By Daily Star
September 18, 2019

Opinion, Politics

President blames China for ‘suppressing Taiwan int’l space’

The Solomon Islands is the latest country to not recognise Taiwan. President Tsai Ing-wen (蔡英文) strongly condemned Solomon Islands’ decision to establish diplomatic relations with China in a major statement released on Monday. The president blamed China for using “financial and political pressure to suppress Taiwan’s international space” and called Beijing’s action “a threat,” but also a “brazen challenge and detriment to the international order.” Taiwan’s attitude towards its diplomatic allies has been one of sincere friendship, she said, stressing that Taiwan spares “no effort” and treats allies with “sincerity.” In the face of China’s alleged interference, however, she added that “we will not stand to be threatened, nor will we be subjected to ceaseless demands.” The president also stressed that Taiwan will not engage in “dollar diplomacy” with China


By ANN Members
September 17, 2019

Opinion, Politics

Hong Kong police deploy water cannon, tear gas to disperse radical protesters

More protests erupted this week, the third month of continuous weekend protest. Hong Kong police fired water cannons and volleys of tear gas to break up protesters throwing petrol bombs and bricks near the Legislative Council (LegCo) building and central government offices on Sunday (Sept 15), the latest in weeks of sometimes-violent unrest. One water-cannon truck parked behind water-filled barriers surrounding the government headquarters complex caught fire after being hit by a petrol bomb, but the flames were quickly put out by police. After repeated warnings failed to disperse the protesters, police fired water cannons laced with blue dye as well as volleys of tear gas to break up the demonstrators. In other countries, dye is added to the water to help identify protesters later. Meanwhile, the LegCo Secretariat issued a red alert informing all persons to evacuate the LegCo Complex immediately.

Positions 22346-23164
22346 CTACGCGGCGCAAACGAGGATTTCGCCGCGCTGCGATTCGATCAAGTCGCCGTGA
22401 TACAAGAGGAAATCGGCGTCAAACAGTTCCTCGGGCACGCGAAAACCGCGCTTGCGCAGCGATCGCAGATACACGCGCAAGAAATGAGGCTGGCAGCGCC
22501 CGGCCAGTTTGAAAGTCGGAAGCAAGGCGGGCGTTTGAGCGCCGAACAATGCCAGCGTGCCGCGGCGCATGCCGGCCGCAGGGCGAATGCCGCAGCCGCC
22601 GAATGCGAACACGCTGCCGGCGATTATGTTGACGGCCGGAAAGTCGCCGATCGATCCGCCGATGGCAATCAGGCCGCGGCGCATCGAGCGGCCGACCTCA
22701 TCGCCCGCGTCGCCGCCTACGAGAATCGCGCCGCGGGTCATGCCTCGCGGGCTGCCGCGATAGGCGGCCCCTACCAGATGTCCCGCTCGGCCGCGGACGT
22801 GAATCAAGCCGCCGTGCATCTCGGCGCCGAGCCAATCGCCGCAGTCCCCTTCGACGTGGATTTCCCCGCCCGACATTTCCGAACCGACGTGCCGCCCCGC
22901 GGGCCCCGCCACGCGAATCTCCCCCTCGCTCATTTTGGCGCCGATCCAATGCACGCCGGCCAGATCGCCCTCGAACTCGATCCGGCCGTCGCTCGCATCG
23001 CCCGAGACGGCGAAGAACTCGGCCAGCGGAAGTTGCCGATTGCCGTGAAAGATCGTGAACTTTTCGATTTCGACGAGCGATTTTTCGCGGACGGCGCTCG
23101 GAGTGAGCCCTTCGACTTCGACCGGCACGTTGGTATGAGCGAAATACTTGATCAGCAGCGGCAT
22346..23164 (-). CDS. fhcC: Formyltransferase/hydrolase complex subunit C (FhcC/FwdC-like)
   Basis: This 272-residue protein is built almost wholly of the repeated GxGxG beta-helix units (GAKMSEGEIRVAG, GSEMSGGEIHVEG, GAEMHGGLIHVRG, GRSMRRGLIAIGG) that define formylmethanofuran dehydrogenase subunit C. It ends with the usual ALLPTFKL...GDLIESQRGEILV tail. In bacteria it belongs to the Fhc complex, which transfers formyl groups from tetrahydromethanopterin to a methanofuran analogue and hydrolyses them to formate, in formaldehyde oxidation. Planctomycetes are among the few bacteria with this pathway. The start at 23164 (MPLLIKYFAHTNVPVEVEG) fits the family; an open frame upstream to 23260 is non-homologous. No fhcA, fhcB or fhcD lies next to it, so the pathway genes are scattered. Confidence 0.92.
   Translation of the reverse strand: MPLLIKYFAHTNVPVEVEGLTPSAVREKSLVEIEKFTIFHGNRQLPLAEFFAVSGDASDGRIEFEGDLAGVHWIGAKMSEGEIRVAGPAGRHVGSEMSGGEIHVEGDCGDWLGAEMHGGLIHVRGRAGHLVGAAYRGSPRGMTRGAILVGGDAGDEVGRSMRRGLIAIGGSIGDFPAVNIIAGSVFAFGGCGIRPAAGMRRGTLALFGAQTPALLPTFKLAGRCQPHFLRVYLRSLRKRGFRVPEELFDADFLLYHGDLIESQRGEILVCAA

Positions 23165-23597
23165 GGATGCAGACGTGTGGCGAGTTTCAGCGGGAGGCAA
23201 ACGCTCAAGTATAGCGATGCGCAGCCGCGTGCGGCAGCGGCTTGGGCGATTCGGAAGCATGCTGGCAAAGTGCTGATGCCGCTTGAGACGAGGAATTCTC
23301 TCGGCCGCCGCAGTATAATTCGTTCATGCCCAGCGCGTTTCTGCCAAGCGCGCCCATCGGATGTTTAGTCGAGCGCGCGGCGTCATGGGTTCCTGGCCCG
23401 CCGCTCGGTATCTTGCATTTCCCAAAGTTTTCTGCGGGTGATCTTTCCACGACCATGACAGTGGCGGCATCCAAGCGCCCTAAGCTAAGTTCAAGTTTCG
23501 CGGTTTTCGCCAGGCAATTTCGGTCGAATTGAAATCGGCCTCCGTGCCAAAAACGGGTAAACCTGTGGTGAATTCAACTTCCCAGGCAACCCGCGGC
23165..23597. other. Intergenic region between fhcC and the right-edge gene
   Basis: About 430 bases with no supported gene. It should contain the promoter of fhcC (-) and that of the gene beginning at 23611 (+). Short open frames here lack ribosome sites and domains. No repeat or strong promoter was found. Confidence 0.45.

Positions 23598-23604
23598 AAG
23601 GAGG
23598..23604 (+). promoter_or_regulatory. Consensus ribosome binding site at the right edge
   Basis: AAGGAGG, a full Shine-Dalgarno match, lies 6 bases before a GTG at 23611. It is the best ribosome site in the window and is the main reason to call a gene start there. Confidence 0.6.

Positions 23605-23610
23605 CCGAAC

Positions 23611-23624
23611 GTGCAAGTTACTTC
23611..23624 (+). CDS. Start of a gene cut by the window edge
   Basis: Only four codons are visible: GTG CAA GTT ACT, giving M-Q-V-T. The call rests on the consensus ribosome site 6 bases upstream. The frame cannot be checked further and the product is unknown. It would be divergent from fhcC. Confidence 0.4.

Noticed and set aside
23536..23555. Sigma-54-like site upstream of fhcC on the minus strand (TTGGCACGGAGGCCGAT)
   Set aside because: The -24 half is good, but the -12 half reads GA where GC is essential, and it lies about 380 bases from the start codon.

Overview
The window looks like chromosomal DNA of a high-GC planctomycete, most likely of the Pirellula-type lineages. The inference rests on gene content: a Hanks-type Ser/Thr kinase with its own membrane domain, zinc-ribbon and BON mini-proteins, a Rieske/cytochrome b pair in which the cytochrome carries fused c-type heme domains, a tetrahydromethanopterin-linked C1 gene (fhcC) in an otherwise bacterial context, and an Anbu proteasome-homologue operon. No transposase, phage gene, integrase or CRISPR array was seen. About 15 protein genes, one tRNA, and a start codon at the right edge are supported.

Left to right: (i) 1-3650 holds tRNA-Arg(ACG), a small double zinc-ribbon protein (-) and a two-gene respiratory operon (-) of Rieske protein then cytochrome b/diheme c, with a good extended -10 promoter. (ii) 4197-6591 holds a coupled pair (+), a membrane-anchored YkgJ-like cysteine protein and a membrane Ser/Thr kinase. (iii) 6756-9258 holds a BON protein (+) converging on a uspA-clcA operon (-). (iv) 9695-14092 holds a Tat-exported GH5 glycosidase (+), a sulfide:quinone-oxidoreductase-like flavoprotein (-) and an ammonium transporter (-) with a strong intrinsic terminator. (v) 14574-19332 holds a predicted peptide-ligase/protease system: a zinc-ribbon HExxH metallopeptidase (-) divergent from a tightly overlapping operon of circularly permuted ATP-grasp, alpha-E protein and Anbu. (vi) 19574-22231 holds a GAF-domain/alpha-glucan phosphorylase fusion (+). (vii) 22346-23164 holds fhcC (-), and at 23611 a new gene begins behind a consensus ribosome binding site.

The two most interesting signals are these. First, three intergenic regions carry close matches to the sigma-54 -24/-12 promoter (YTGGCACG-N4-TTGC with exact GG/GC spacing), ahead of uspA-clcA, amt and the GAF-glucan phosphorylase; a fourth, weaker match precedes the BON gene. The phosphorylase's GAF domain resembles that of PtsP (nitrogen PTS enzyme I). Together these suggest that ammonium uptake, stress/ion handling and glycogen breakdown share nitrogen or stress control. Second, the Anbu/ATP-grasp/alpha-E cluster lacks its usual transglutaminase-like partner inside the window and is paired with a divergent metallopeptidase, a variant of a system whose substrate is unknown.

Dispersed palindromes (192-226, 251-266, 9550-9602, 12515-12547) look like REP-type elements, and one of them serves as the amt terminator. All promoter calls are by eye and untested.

By The Straits Times
September 16, 2019

Opinion, Politics

Iran rejects US claim it was behind Saudi oil strikes, says ready for war

All sides in the Middle East have stepped up their rhetoric in recent days. Iran dismissed accusations by the United States that it was behind attacks on Saudi oil plants that risk disrupting global energy supplies and warned on Sunday that US bases and aircraft carriers in the region were in range of its missiles. Yemen’s Houthi group claimed responsibility for Saturday’s attacks that knocked out more than half of Saudi oil output or more than 5 per cent of global supply, but US Secretary of State Mike Pompeo said the assault was the work of Iran, a Houthi ally. The drone strikes on plants in the heartland of Saudi Arabia’s oil industry, including the world’s biggest petroleum processing facility, were expected to send oil prices up $5-10 per barrel on Monday as tensions rise in the Middle East. Iran’s President Hass


By Dawn
September 16, 2019

Opinion, Politics

The foreigner who stoked political chaos in Malaysia

For Asia News Network Editor’s Circle by Chong Lip Teck of Sin Chew Daily. Controversial Indian Muslim preacher Zakir Naik is on the wanted list in India due to his extreme religious remarks and alleged involvement in money laundering. Many Muslim countries have denied him entry. But in Malaysia, he is well received by the Pakatan Harapan (PH) government. Within the coalition, however, there is a split because of him. The ground sentiment is also divided into two, on  racial and religious lines. One side has defended him while the other side asked for his repatriation. As a Muslim preacher, Zakir Naik is popular in the Muslim community. He has his charm. While promoting Islam, he would  downgrade other religions, especially the Hindus and Christians. But, as a guest in Malaysia, he has crossed the red line. If he is merely promoting Islam, no one is against him. But he insults other religions in his sp


By ANN Members
September 16, 2019

Opinion, Politics

PM Abe surprises by appointing Koizumi to 1st Cabinet post

Abe nominates rising political star to cabinet post. Prime Minister Shinzo Abe, who doubles as Liberal Democratic Party president, is attempting to maintain “stability” by not changing the core members of his administration in the reshuffle of his Cabinet and party executives, while also demonstrating the ability to “challenge” by appointing young and mid-career lawmakers such as Shinjiro Koizumi of the House of Representatives. Abe is apparently looking ahead to the end of his term as party leader in September 2021 by putting the finishing touches on his long period in power. 3rd-youngest postwar minister A mid-career LDP lawmaker was excited Tuesday evening after watching a television report predicting Koizumi’s appointment to the Cabinet for the first time. “It’s the biggest surprise [in the reshuffle],” the lawmaker yelled.


By The Japan News
September 12, 2019